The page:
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871
Shape Matching and Object Recognition Using Shape Contexts
 IEEE Transactions on Pattern Analysis and Machine Intelligence
, 2001
"... We present a novel approach to measuring similarity between shapes and exploit it for object recognition. In our framework, the measurement of similarity is preceded by (1) solv ing for correspondences between points on the two shapes, (2) using the correspondences to estimate an aligning transform ..."
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Cited by 1255 (19 self)
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We present a novel approach to measuring similarity between shapes and exploit it for object recognition. In our framework, the measurement of similarity is preceded by (1) solv ing for correspondences between points on the two shapes, (2) using the correspondences to estimate an aligning transform. In order to solve the correspondence problem, we attach a descriptor, the shape context, to each point. The shape context at a reference point captures the distribution of the remaining points relative to it, thus offering a globally discriminative characterization. Corresponding points on two similar shapes will have similar shape con texts, enabling us to solve for correspondences as an optimal assignment problem. Given the point correspondences, we estimate the transformation that best aligns the two shapes; reg ularized thin plate splines provide a flexible class of transformation maps for this purpose. The dissimilarity between the two shapes is computed as a sum of matching errors between corresponding points, together with a term measuring the magnitude of the aligning trans form. We treat recognition in a nearestneighbor classification framework as the problem of finding the stored prototype shape that is maximally similar to that in the image. Results are presented for silhouettes, trademarks, handwritten digits and the COIL dataset.
Statistical pattern recognition: A review
 IEEE TRANSACTIONS ON PATTERN ANALYSIS AND MACHINE INTELLIGENCE
, 2000
"... The primary goal of pattern recognition is supervised or unsupervised classification. Among the various frameworks in which pattern recognition has been traditionally formulated, the statistical approach has been most intensively studied and used in practice. More recently, neural network techniques ..."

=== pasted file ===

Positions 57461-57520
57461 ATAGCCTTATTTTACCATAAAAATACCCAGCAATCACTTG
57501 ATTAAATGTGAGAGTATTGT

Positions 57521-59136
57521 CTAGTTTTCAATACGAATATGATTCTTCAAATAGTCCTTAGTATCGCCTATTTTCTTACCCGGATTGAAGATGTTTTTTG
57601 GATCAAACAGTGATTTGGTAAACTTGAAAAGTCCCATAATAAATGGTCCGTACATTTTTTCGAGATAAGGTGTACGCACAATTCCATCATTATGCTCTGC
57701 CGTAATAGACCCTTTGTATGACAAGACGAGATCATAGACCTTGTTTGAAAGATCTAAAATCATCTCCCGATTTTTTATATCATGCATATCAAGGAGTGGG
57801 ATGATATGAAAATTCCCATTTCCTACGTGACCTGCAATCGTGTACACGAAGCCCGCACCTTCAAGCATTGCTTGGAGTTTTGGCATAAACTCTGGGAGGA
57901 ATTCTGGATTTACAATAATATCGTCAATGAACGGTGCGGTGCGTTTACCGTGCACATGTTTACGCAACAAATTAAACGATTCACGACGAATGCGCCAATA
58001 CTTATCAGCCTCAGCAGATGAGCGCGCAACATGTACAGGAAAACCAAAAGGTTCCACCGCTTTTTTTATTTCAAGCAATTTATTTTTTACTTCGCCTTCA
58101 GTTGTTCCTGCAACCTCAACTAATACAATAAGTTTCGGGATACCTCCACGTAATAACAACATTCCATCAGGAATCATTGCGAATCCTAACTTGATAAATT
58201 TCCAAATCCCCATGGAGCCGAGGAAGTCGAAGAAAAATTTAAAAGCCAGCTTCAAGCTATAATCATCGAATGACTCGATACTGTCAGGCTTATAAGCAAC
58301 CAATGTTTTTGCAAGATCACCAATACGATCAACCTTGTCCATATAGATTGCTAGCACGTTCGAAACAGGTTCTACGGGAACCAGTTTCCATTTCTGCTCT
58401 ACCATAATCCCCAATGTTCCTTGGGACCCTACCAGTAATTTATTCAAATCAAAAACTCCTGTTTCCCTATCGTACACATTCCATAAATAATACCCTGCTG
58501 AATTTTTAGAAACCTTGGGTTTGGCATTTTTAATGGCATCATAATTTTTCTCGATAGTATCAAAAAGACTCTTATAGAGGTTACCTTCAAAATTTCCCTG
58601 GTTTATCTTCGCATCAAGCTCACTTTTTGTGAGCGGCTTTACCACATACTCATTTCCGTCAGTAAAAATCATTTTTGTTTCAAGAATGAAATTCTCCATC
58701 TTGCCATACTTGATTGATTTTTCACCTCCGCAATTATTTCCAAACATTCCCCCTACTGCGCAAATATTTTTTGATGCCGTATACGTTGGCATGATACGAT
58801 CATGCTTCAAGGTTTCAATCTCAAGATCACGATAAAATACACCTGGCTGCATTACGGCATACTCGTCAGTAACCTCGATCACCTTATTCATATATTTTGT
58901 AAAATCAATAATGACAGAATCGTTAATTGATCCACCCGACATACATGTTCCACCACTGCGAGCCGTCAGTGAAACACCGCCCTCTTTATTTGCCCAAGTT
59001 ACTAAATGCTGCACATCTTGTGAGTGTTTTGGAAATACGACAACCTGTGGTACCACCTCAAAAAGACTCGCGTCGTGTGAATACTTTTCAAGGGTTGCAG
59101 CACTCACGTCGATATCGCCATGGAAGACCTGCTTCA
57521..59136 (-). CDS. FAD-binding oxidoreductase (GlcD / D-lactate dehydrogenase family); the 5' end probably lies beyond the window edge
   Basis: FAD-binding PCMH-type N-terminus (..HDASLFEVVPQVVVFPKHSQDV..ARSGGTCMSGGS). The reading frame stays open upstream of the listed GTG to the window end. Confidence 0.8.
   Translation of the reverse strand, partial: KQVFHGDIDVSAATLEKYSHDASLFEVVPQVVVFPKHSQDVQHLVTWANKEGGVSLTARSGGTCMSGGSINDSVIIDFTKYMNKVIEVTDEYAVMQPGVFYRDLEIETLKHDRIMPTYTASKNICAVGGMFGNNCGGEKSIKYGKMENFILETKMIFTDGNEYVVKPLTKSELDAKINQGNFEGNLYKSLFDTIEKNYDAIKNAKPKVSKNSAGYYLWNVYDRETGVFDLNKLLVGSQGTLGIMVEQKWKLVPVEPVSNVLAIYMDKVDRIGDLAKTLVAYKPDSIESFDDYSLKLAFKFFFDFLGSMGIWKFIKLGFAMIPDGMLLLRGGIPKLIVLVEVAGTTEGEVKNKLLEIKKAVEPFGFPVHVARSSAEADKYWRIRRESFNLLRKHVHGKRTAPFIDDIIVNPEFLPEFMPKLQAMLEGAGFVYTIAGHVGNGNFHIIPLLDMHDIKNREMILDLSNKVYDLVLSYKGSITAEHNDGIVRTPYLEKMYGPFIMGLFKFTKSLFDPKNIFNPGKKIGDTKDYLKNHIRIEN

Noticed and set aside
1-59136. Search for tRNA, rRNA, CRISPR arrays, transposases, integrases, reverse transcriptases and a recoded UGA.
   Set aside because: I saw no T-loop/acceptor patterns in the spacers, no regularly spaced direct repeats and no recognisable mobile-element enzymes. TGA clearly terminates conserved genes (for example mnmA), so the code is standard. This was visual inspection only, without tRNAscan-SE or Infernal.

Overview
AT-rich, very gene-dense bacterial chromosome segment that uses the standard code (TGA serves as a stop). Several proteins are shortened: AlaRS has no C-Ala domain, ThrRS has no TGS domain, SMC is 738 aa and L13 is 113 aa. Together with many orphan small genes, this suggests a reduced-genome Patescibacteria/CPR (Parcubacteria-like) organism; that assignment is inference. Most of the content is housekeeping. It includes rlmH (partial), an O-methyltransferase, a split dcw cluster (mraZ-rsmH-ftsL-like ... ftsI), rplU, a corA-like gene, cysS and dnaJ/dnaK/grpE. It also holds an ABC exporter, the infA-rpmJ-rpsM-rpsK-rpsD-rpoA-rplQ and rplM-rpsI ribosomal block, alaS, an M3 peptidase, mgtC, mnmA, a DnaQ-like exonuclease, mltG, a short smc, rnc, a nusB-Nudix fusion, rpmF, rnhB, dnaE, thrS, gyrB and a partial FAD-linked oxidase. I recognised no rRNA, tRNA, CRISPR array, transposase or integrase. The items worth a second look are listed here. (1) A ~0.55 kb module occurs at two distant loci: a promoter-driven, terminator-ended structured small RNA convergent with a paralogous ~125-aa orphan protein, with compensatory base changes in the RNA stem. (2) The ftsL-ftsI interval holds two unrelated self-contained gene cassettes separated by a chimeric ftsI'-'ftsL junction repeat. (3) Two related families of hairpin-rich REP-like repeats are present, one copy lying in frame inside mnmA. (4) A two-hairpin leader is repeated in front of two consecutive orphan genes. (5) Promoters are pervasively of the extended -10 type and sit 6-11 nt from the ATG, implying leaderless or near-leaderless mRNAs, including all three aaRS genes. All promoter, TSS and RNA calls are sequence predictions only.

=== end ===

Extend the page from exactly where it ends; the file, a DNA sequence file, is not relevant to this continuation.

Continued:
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Cited by 671 (22 self)
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The primary goal of pattern recognition is supervised or unsupervised classification. Among the various frameworks in which pattern recognition has been traditionally formulated, the statistical approach has been most intensively studied and used in practice. More recently, neural network techniques and methods imported from statistical learning theory have bean receiving increasing attention. The design of a recognition system requires careful attention to the following issues: definition of pattern classes, sensing environment, pattern representation, feature extraction and selection, cluster analysis, classifier design and learning, selection of training and test samples, and performance evaluation. In spite of almost 50 years of research and development in this field, the general problem of recognizing complex patterns with arbitrary orientation, location, and scale remains unsolved. New and emerging applications, such as data mining, web searching, retrieval of multimedia data, face recognition, and cursive handwriting recognition, require robust and efficient pattern recognition techniques. The objective of this review paper is to summarize and compare some of the wellknown methods used in various stages of a pattern recognition system and identify research topics and applications which are at the forefront of this exciting and challenging field.
Bayesian Network Classifiers
, 1997
"... Recent work in supervised learning has shown that a surprisingly simple Bayesian classifier with strong assumptions of independence among features, called naive Bayes, is competitive with stateoftheart classifiers such as C4.5. This fact raises the question of whether a classifier with less restr ..."
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Cited by 594 (22 self)
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Recent work in supervised learning has shown that a surprisingly simple Bayesian classifier with strong assumptions of independence among features, called naive Bayes, is competitive with stateoftheart classifiers such as C4.5. This fact raises the question of whether a classifier with less restrictive assumptions can perform even better. In this paper we evaluate approaches for inducing classifiers from data, based on the theory of learning Bayesian networks. These networks are factored representations of probability distributions that generalize the naive Bayesian classifier and explicitly represent statements about independence. Among these approaches we single out a method we call Tree Augmented Naive Bayes (TAN), which outperforms naive Bayes, yet at the same time maintains the computational simplicity (no search involved) and robustness that characterize naive Bayes. We experimentally tested these approaches, using problems from the University of California at Irvine repository, and compared them to C4.5, naive Bayes, and wrapper methods for feature selection.